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Jaime Clarke reads Vernon Downs with Charles Bock

By on Thursday, May 1st, 2014 at 6:01 pm

Jaime Clarke and Charles Bock discussing Vernon Downs at the Center for Fiction in Manhattan

Thirteen years after his debut, We’re So Famous (2001), Jaime Clarke has a new novel. Vernon Downs draws inspiration from Clarke’s own life as a twenty-something living in New York City. Then, Clarke belonged to an entourage of young writers that Bret Easton Ellis fostered, and the title character shares many similarities. Clarke was joined by his friend Charles Bock to discuss the book at the Center for Fiction. Bock is the author of Beautiful Children (2008), a novel set in Las Vegas tracing two parallel narratives that stem from the disappearance of a twelve-year-old boy.

Both Clarke and Bock attended the creative writing program at Bennington College in Vermont. Bret Easton Ellis attended the same school while writing Less Than Zero, the debut novel he published at the age of twenty-one. Clarke admits he partly sought out Bennington because he was a fan of Ellis.

Charles Bock begins with an anecdote set in the winter of 1995 when he and Clarke were on campus together. The writer Bob Schacochis, then an instructor at the school, arrived from his home in Florida with loads of fireworks. He set out looking for two misfits willing to set them off during the graduation ceremony. He chose Bock and Clarke who then promptly lost the fireworks somewhere in the snow.

Clarke completed a first draft of Vernon Downs more than a decade ago and it was scheduled to be published in 2005, shortly after the publication of We’re So Famous. But the small press that planned on publishing the book ended up going out of business. Clarke says now that the bankruptcy might have been the best thing for the novel. It simply wasn’t ready then.

Time passed. Clarke, who had left New York City, married and opened a bookshop in Newtonville, Massachusetts. Eventually, a bookstore customer, Dan Pope, would decide to launch a new press for American fiction. He approached Clarke. Vernon Downs received a rewrite, something Clarke thinks it very much needed.

The novel’s protagonist, Charlie, travels to New York City because of a girl. The girl he likes has lost her student visa, and Charlie thinks if he can impress her favorite writer, Vernon Downs, she might think of an excuse to return. Charlie is from a small midwestern town and moved around a lot, not unlike Clarke, who says Charlie mostly does dumb things and sometimes gets bail out.

Vernon serves as double for Bret Easton Ellis, though Clarke assures the audience the character is fictionalized. Recently, Clarke was in Los Angeles and had dinner with Ellis. Many years had passed since they last saw each other. “He is a very polarizing person, but he’s really a shy, big-hearted guy,” Clarke says, adding, “I’m a nobody from nowhere.” Ellis read a draft of the novel and observed that Vernon wasn’t nearly as much as a “douchebag.”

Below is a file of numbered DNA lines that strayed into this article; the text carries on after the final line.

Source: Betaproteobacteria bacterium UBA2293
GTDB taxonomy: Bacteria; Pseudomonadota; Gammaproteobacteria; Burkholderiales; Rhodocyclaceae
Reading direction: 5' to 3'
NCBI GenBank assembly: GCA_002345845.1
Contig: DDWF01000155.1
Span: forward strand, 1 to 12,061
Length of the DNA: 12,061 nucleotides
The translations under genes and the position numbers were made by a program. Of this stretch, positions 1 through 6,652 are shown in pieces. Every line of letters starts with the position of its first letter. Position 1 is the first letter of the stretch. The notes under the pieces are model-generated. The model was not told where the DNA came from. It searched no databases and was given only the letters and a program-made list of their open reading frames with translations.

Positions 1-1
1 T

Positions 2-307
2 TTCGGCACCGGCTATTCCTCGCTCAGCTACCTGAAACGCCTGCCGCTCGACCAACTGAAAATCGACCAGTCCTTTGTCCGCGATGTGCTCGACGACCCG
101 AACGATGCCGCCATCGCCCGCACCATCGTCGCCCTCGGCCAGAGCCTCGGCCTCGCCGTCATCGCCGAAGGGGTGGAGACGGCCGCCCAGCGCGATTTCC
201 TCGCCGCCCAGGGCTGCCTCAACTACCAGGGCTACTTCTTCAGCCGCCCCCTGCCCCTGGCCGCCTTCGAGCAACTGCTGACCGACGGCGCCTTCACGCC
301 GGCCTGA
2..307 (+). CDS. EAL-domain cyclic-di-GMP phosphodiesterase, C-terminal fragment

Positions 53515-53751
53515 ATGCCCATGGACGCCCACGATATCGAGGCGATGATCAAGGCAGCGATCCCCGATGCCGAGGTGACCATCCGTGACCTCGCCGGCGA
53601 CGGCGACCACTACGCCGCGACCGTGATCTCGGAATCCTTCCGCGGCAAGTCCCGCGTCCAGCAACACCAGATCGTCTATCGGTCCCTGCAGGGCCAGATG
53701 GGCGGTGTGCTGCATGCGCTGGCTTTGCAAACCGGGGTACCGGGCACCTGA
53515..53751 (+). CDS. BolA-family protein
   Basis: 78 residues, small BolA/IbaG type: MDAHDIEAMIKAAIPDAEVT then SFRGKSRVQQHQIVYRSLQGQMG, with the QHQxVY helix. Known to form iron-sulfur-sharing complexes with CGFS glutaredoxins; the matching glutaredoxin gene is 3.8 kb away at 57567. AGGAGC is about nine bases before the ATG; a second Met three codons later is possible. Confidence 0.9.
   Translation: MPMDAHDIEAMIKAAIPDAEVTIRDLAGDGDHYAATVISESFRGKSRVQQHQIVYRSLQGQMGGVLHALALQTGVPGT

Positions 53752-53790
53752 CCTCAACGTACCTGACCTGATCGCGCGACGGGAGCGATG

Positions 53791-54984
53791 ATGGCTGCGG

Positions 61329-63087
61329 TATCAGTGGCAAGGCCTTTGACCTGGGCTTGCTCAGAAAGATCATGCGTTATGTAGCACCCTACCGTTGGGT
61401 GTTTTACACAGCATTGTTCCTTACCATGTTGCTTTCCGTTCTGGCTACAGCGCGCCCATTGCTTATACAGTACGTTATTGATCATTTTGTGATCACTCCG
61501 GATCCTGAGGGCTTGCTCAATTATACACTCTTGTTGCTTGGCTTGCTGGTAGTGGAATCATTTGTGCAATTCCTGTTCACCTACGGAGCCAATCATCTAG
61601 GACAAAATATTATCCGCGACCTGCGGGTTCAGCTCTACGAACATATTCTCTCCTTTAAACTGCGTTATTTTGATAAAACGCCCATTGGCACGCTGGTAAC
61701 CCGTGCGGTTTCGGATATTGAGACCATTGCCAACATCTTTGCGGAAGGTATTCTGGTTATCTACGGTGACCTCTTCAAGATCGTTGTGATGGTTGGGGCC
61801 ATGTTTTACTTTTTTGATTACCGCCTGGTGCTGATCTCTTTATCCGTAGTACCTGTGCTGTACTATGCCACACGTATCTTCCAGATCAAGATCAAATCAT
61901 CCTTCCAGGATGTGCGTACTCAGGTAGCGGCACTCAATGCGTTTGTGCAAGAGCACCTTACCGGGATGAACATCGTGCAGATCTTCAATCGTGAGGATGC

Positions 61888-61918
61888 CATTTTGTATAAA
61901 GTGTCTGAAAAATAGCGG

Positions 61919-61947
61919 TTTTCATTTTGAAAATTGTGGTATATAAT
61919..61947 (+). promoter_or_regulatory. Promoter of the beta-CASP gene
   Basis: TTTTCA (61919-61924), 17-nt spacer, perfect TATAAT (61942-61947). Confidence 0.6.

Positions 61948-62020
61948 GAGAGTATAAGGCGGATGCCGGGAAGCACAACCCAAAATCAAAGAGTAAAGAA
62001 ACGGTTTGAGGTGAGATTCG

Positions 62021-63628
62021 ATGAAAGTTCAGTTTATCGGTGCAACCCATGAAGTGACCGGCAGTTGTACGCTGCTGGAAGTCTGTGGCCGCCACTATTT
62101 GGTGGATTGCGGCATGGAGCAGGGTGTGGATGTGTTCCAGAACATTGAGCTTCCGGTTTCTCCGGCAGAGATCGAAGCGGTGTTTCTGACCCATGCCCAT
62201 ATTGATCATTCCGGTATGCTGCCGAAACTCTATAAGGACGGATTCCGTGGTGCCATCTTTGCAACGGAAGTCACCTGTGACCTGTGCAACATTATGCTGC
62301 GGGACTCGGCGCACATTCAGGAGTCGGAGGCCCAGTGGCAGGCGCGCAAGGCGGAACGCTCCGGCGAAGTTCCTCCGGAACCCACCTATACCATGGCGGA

Bock asks Clarke how many demons were exorcised by the writing of the novel.

People say its really sad, that the book is fetishizing sadness, Clarke says. But that was just what it felt like to be in New York City in his 20s. “It was kind of lonely.”

“I’m glad not to be in late my late 20s living in New York,” he says.

Throughout the novel, many of the characters have doubles. At one point, Charlie, while apartment-sitting for Vernon, allows a girl to believe that he is actually Vernon. The girl, meanwhile, relates narratives about her own life that are actually taken straight from Vernon’s books. Confused identities is something Clarke says he enjoys working with, much in the way that his characters are blurred versions of Bret Easton Ellis and himself.

“You want the book to start immediately, but you have to lay in the back story,” Clarke says. Sometimes he felt it was difficult to keep track of events and plot through the different versions, partly because the narrative was based on people he really knew. He says it can be tough working on something so close.

“Sometimes you get caught up in your autobiography,” Clarke says. But for Ellis fans and readers who lived through the era, there are plenty of references. “It was sort of an archeological dig,” he says.

Bret Easton Ellis remains something of a mythical figure. Bock says that Jonathan Lethem has compare Ellis to a Warhol-like figure, and that the students he teaches at NYU feel anxiety about publishing before they are twenty-one, as Ellis did.

A few contemporary young authors possess that combination of talent and celebrity. Bock points to Justin Taylor, author of Everything Here Is the Best Thing Ever, who was in attendence as one example. Bock also cites Tao Lin as taking on an Ellis-like quality to his publicity. Bock has once harshly reviewed Lin’s Richard Yates, but also looks to Lin’s internet presence as a kind of pseudo-celebrity.

Clarke reiterates that he is mostly just an ordinary fan, and the novel is a fictional work, not a memoir. Clarke has two more books in the works, and hopefully they will be published in less than thirteen years.



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